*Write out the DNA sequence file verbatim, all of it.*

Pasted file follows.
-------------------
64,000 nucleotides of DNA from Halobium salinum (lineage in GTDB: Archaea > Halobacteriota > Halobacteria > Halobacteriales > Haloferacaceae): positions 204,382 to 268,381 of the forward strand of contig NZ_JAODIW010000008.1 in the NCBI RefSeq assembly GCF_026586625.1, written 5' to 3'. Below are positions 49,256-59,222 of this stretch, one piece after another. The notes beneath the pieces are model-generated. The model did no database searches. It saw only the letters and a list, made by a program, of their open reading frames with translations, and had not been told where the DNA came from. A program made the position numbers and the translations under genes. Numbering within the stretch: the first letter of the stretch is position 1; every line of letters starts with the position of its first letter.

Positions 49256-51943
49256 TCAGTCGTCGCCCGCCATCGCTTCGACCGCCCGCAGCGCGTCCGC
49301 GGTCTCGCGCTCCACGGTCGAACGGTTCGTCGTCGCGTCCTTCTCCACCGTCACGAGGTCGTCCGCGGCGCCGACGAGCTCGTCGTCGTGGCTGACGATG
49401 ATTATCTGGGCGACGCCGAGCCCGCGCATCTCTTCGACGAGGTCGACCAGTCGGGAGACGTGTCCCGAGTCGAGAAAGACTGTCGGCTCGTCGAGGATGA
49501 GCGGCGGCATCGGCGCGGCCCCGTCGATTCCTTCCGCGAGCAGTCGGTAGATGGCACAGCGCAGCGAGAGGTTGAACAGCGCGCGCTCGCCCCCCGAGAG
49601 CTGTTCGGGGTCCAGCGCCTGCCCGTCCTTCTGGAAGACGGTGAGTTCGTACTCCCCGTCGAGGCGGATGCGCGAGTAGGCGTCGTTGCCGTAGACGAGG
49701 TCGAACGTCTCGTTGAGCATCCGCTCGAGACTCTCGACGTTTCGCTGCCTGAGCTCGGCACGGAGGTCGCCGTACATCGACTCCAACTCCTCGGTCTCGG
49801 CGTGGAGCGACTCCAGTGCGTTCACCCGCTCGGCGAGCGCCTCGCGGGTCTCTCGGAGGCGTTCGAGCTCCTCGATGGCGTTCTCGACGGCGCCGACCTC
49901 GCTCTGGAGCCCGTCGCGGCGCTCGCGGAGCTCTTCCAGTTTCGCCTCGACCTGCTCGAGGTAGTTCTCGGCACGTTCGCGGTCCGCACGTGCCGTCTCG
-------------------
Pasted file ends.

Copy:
64,000 nucleotides of DNA from Halobium salinum (lineage in GTDB: Archaea > Halobacteriota > Halobacteria > Halobacteriales > Haloferacaceae): positions 204,382 to 268,381 of the forward strand of contig NZ_JAODIW010000008.1 in the NCBI RefSeq assembly GCF_026586625.1, written 5' to 3'. Below are positions 49,256-59,222 of this stretch, one piece after another. The notes beneath the pieces are model-generated. The model did no database searches. It saw only the letters and a list, made by a program, of their open reading frames with translations, and had not been told where the DNA came from. A program made the position numbers and the translations under genes. Numbering within the stretch: the first letter of the stretch is position 1; every line of letters starts with the position of its first letter.

Positions 49256-51943
49256 TCAGTCGTCGCCCGCCATCGCTTCGACCGCCCGCAGCGCGTCCGC
49301 GGTCTCGCGCTCCACGGTCGAACGGTTCGTCGTCGCGTCCTTCTCCACCGTCACGAGGTCGTCCGCGGCGCCGACGAGCTCGTCGTCGTGGCTGACGATG
49401 ATTATCTGGGCGACGCCGAGCCCGCGCATCTCTTCGACGAGGTCGACCAGTCGGGAGACGTGTCCCGAGTCGAGAAAGACTGTCGGCTCGTCGAGGATGA
49501 GCGGCGGCATCGGCGCGGCCCCGTCGATTCCTTCCGCGAGCAGTCGGTAGATGGCACAGCGCAGCGAGAGGTTGAACAGCGCGCGCTCGCCCCCCGAGAG
49601 CTGTTCGGGGTCCAGCGCCTGCCCGTCCTTCTGGAAGACGGTGAGTTCGTACTCCCCGTCGAGGCGGATGCGCGAGTAGGCGTCGTTGCCGTAGACGAGG
49701 TCGAACGTCTCGTTGAGCATCCGCTCGAGACTCTCGACGTTTCGCTGCCTGAGCTCGGCACGGAGGTCGCCGTACATCGACTCCAACTCCTCGGTCTCGG
49801 CGTGGAGCGACTCCAGTGCGTTCACCCGCTCGGCGAGCGCCTCGCGGGTCTCTCGGAGGCGTTCGAGCTCCTCGATGGCGTTCTCGACGGCGCCGACCTC
49901 GCTCTGGAGCCCGTCGCGGCGCTCGCGGAGCTCTTCCAGTTTCGCCTCGACCTGCTCGAGGTAGTTCTCGGCACGTTCGCGGTCCGCACGTGCCGTCTCG